Increasing diversity in the field of countering influence operations is essential to the field’s future. Members of the counter–influence operations community discuss the barriers to greater diversity and recommendations for making progress.
On March 23, for the fourth time in a little over two years, Israelis went to the polls to determine who will be the next prime minister and who will govern the country.
Recently, New Zealand commemorated the Christchurch massacre, with politicians and civil society alike mourning so many who lost their lives when a far-right terrorist killed dozens at mosques in that island nation.
What did the previously unimaginable experience of watching an attempted coup unfold in Washington, D.C., bring to Americans’ understanding of the fragility of democracy anywhere and, crucially, the quest for accountability everywhere?
The CEOs of Facebook, Google, and Twitter will testify before Congress about online disinformation. Some members of Congress will demand that social media platforms do more to stop viral falsehoods from damaging democracy and triggering violence.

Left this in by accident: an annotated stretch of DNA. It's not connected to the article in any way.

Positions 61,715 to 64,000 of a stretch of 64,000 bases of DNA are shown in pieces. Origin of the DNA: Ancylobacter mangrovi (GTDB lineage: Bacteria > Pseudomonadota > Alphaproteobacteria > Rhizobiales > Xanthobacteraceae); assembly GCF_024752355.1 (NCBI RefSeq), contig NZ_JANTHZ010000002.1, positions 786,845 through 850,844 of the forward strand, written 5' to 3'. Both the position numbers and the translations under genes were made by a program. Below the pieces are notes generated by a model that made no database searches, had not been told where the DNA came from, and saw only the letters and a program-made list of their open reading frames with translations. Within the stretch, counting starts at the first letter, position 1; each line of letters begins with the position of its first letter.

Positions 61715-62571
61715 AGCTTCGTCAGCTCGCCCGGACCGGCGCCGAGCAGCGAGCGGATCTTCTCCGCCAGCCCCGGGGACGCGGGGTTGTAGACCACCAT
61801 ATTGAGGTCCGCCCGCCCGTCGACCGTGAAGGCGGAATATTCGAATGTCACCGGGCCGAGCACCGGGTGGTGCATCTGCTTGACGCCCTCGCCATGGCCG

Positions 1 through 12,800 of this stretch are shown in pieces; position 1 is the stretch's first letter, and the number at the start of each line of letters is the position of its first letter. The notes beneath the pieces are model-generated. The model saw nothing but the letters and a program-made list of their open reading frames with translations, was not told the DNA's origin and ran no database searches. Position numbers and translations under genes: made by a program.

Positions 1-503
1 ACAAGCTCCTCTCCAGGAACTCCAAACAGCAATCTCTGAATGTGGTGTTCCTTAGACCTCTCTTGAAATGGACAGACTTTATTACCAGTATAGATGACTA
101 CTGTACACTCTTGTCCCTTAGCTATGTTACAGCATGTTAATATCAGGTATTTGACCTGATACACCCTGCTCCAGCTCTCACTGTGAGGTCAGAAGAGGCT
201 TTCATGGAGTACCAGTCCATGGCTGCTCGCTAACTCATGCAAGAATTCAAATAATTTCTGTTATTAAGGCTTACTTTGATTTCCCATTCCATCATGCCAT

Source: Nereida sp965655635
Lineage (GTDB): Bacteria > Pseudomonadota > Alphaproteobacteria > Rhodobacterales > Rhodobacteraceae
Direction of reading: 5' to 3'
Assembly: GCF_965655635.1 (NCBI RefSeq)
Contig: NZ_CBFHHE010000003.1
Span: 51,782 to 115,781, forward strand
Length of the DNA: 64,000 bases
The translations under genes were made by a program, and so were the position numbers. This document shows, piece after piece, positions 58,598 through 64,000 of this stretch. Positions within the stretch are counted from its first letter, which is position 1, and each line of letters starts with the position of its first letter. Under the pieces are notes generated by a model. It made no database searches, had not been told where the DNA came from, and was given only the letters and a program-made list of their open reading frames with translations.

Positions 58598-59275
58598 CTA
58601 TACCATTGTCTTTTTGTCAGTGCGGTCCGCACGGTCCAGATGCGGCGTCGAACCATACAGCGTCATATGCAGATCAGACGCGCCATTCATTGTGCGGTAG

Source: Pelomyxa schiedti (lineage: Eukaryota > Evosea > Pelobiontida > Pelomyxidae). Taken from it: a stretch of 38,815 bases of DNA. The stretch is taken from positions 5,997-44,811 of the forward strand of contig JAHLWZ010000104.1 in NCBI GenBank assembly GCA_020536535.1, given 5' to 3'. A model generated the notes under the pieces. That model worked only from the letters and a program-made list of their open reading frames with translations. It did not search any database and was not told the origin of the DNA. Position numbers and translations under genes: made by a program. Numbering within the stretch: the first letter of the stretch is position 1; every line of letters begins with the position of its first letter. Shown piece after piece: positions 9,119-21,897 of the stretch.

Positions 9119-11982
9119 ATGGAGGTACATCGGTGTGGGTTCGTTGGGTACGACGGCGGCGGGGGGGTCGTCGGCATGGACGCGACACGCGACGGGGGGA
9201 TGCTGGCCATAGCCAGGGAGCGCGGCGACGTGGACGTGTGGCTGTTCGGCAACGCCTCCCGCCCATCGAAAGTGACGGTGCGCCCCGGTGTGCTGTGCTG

Due to this increase in femicide, the hashtag #WeLostOneOfUs has started trending on Twitter. In Algiers, Béjaïa, Constantine, and Oran, hundreds of women defied pandemic lockdown restrictions to protest and voice their anger over the increase in femicides in the country and the state’s inertia.
Since the violent storming of Capitol Hill and subsequent ban of former U.S. President Donald Trump from Facebook and Twitter, the removal of Parler from Amazon’s servers, and the de-platforming of incendiary right-wing content, messaging services Telegram and Signal have seen a deluge of new users.
The national security law in Hong Kong was designed to crack down on pro-democracy protests and restore government control to the restive city. Before the coronavirus pandemic temporarily quieted political activity, Hong Kongers had spent months organizing vast demonstrations in the streets.
Statistically speaking, there has never been a better time to be a woman in politics. Optimists point to the growing number of female elected leaders as a sign of progress; last year, more women served as parliamentarians, ministers, and heads of state than ever before.
The storming of the Capitol shocked those in the United States and around the world, but the ideological roots of the right-wing groups leading the attack that day reside deep in the nation’s soil.